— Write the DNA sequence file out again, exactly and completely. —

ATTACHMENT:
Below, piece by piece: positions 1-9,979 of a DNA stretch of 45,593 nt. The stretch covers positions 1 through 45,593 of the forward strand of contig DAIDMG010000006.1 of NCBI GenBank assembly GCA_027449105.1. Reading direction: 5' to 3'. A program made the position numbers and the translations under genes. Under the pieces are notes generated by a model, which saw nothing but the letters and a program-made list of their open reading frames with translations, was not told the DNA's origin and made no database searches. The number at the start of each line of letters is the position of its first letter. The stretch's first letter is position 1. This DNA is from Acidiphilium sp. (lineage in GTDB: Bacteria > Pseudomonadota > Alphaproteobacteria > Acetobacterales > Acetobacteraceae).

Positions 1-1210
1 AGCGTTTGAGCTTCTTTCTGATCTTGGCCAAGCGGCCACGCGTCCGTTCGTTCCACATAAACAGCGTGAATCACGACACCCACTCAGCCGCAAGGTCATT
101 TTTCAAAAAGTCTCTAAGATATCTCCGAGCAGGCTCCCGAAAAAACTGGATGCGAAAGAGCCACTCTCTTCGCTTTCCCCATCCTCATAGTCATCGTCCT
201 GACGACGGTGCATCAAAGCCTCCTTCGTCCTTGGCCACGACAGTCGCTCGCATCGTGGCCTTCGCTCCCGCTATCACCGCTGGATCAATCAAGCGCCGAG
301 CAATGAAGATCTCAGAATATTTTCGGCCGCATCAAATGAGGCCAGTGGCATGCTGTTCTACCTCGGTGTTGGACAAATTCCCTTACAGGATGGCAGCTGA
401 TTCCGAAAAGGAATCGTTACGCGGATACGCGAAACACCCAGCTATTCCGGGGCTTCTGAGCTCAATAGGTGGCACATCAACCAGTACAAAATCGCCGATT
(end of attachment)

Below, piece by piece: positions 1-9,979 of a DNA stretch of 45,593 nt. The stretch covers positions 1 through 45,593 of the forward strand of contig DAIDMG010000006.1 of NCBI GenBank assembly GCA_027449105.1. Reading direction: 5' to 3'. A program made the position numbers and the translations under genes. Under the pieces are notes generated by a model, which saw nothing but the letters and a program-made list of their open reading frames with translations, was not told the DNA's origin and made no database searches. The number at the start of each line of letters is the position of its first letter. The stretch's first letter is position 1. This DNA is from Acidiphilium sp. (lineage in GTDB: Bacteria > Pseudomonadota > Alphaproteobacteria > Acetobacterales > Acetobacteraceae).

Positions 1-1210
1 AGCGTTTGAGCTTCTTTCTGATCTTGGCCAAGCGGCCACGCGTCCGTTCGTTCCACATAAACAGCGTGAATCACGACACCCACTCAGCCGCAAGGTCATT
101 TTTCAAAAAGTCTCTAAGATATCTCCGAGCAGGCTCCCGAAAAAACTGGATGCGAAAGAGCCACTCTCTTCGCTTTCCCCATCCTCATAGTCATCGTCCT
201 GACGACGGTGCATCAAAGCCTCCTTCGTCCTTGGCCACGACAGTCGCTCGCATCGTGGCCTTCGCTCCCGCTATCACCGCTGGATCAATCAAGCGCCGAG
301 CAATGAAGATCTCAGAATATTTTCGGCCGCATCAAATGAGGCCAGTGGCATGCTGTTCTACCTCGGTGTTGGACAAATTCCCTTACAGGATGGCAGCTGA
401 TTCCGAAAAGGAATCGTTACGCGGATACGCGAAACACCCAGCTATTCCGGGGCTTCTGAGCTCAATAGGTGGCACATCAACCAGTACAAAATCGCCGATT